Part 5 again of the story about Harry, product manager at a producer of gas fireplaces. Because the government strives for a climate-neutral society, Harry and his colleagues have a lot to do. How does the company maintain a good market position? And how do you ensure that all employees keep their jobs in a changing market? For Harry it is clear: innovation is the solution.
Harry has already had a long search. He did an exploration of the technical possibilities and the associated points of attention. Today he will share his findings with Maarten, the technical director. What does he think about new developments?
Harry has processed his search in a PowerPoint presentation, in which he has worked out all possibilities and technical specifications in detail. Of course he has not forgotten the input from customers and internal contacts. This complete picture should convince its technical director, you might say. An additional advantage: it is a good basis for sparring together about innovation and digitization. Off to the boardroom!
Maarten listens carefully to Harry’s story. As expected, his first questions are about the costs and the chance of success. A tricky point, because it remains to be said exactly what the investment is and whether it will be successful. What is certain is that it is a unique learning path and that the company must respond to social changes in any case. Martin agrees. Of course he has also thought about it, but there are no concrete plans for the future from the management.
Maarten is willing to discuss Harry’s proposal with the other board members, but then he needs more information to convince them. The figures and market surveys are nice and useful, but they will also provoke discussion. And there will be questions. Such as: does the company have all the knowledge, time and capacity to make new products? In addition, there must also be more clarity about the investment. According to Maarten, the proposal is not yet concrete enough.
Make it concrete with a prototype
Harry was secretly waiting for that comment. “Let’s build a prototype. That is a tangible product and not a theoretical model. It is then immediately clear to the board members what we are talking about. And we also know approximately how much money, time and manpower it costs to build.” “Good plan,” says Maarten. “I’ll let you know how much budget you get and then you can get started quickly.”
Start with a program of requirements (and wishes)
Harry walks into Jan’s office, head of Engineering, wearing a beaming smile. “We’re going to do it: we’re going to build a prototype!” Jan raises his eyebrows. ‘That is nice. But do we already know what exactly we are going to make? What are the specifications? What requirements must the prototype meet? And how do we want to process and visualize the data we obtain? Is it via WiFi or Bluetooth?’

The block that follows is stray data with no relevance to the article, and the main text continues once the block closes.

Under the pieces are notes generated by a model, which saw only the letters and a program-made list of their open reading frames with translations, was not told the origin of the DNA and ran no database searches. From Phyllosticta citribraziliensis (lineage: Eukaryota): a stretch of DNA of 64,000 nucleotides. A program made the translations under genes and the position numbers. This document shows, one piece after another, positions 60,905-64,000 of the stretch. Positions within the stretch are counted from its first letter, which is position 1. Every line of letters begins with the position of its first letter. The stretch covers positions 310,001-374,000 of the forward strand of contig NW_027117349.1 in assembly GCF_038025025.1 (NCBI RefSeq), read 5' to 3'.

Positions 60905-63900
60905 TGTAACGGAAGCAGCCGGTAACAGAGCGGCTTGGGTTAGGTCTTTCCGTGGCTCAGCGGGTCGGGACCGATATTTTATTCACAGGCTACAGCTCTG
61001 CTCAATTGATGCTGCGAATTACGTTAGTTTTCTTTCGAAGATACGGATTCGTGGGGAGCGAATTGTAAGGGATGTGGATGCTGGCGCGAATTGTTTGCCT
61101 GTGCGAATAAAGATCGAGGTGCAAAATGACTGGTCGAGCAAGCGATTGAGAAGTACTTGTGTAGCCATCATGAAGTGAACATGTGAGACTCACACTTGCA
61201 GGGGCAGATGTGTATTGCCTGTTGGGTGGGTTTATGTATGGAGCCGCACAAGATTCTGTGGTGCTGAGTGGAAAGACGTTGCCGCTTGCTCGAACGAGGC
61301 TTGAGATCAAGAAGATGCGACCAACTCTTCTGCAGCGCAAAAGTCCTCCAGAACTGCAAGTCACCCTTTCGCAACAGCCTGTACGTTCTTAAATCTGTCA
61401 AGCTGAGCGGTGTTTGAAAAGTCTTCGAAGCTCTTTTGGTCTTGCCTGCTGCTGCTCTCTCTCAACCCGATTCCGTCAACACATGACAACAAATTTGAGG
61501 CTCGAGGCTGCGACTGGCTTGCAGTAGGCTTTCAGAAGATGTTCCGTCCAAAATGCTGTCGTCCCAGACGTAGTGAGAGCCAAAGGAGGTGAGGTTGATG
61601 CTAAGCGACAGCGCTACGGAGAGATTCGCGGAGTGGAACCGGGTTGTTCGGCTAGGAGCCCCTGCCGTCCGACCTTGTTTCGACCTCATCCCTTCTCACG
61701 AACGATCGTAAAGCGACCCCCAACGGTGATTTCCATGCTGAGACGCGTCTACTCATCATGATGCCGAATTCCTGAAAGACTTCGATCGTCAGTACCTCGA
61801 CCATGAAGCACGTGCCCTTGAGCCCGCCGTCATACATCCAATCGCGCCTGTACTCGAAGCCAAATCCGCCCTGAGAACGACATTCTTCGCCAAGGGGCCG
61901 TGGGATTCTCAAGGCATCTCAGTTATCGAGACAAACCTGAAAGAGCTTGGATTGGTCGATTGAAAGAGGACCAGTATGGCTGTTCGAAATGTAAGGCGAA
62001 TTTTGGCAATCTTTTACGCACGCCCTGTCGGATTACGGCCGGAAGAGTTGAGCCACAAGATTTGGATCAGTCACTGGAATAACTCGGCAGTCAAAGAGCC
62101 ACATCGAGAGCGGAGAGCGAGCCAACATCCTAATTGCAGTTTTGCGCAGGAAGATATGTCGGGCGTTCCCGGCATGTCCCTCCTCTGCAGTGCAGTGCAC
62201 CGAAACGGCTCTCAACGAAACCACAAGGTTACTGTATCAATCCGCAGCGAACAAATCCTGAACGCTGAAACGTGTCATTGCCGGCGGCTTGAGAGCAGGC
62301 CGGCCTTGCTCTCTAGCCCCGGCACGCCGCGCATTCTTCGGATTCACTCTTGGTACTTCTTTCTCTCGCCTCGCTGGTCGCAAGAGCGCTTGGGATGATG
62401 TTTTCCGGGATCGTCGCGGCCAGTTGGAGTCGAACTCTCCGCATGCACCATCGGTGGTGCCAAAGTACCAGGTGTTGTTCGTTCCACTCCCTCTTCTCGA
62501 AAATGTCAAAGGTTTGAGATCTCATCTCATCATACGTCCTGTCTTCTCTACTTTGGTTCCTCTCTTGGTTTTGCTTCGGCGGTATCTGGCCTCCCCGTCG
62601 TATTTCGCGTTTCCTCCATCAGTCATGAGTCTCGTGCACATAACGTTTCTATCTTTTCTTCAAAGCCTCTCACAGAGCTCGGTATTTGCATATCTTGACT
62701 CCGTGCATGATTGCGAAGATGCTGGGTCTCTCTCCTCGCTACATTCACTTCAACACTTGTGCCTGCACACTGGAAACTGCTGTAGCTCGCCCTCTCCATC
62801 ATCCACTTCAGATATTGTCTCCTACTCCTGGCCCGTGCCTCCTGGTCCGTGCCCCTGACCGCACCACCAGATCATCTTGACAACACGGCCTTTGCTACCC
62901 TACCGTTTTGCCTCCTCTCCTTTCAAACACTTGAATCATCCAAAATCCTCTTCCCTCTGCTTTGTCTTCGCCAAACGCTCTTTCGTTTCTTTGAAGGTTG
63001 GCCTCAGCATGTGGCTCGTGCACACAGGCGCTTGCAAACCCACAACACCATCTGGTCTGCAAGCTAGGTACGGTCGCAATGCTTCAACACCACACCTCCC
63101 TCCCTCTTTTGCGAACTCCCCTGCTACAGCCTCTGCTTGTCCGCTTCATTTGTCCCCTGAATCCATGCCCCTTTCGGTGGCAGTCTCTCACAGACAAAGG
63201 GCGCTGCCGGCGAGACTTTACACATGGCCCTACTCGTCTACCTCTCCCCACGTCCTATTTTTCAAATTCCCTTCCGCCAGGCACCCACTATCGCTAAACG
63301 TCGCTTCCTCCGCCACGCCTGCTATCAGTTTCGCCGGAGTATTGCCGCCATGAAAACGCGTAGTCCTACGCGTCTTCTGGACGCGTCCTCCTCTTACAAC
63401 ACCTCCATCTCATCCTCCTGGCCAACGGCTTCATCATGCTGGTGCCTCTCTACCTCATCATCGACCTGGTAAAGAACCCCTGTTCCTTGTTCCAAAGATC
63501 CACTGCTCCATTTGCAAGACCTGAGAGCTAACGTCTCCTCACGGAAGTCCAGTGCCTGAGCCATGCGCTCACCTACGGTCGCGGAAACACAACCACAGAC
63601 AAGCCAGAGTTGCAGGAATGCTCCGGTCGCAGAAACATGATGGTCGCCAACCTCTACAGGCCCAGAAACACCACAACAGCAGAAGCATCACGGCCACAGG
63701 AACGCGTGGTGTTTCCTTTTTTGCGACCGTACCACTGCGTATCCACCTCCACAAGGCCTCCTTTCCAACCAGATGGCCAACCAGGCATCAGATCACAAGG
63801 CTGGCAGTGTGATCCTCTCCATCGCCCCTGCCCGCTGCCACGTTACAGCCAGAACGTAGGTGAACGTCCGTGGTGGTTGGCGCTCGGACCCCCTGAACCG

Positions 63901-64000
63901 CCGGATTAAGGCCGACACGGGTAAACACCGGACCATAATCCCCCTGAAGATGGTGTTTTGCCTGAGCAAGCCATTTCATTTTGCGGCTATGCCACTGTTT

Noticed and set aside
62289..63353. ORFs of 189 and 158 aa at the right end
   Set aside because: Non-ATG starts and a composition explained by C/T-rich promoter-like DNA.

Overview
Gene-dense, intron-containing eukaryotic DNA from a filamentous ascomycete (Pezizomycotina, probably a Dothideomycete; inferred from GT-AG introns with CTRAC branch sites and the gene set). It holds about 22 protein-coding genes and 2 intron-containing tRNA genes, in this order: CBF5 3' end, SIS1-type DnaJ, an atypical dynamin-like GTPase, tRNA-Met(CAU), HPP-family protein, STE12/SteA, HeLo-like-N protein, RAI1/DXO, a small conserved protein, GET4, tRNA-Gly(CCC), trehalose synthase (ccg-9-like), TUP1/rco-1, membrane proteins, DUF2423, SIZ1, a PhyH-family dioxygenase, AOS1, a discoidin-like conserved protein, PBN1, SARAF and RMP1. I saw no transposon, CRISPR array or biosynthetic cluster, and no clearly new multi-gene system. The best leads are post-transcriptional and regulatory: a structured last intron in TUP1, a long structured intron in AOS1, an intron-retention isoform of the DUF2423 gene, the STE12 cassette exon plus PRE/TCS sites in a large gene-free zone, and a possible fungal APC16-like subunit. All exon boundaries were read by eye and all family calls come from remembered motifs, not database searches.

Harry’s grin disappears. He does of course have a rough idea of what the prototype should do, but the specific technical details go above and beyond his technical knowledge.
Jan proposes to first draw up a program of requirements. In this they lay down the hard requirements. They put the other wishes under the heading ‘nice to have’. Jan and Harry grab the flipchart and list all the requirements and wishes, so that there is an overview and focus. Now that that’s clear, they need to answer the next question: do they have the expertise to build the prototype themselves?
Alone you go fast; together you get further
John has doubts. He would prefer to carry out this project with his own people. After all, engineers are happy when they come up with new products. His concern is mainly due to the fact that no one in the department has sufficient knowledge of electronics and connectivity. Perhaps collaborating with a specialized party is a better idea. But with whom? And what can you expect from an external party?
We’ll tell you that in the next blog.
Innovation is learning and doing
Like Harry, you will encounter more and more questions when looking for an innovative solution. You look at different options, you research and inventory and you learn from the insights you encounter on your path. And then you start convincing people and include them in the process.
In the following blogs we will tell you how things are going with Harry. Your question may not be the same as his, but your innovative process does look similar. So keep following Harry. And if you have any questions about your specific situation or if you want to know more about safety electronics or the possibilities of digitization, please contact us.
Dennis Wissink has over 20 years of experience in the technical secondment. He is co-founder of Xelvin (internationally operating in technical secondment). He lead this company for 9 years as CEO. Where he has gained experience with company strategy and startup new concepts, offices and companies. Specialities are strategic development, Design Thinking and business Models.
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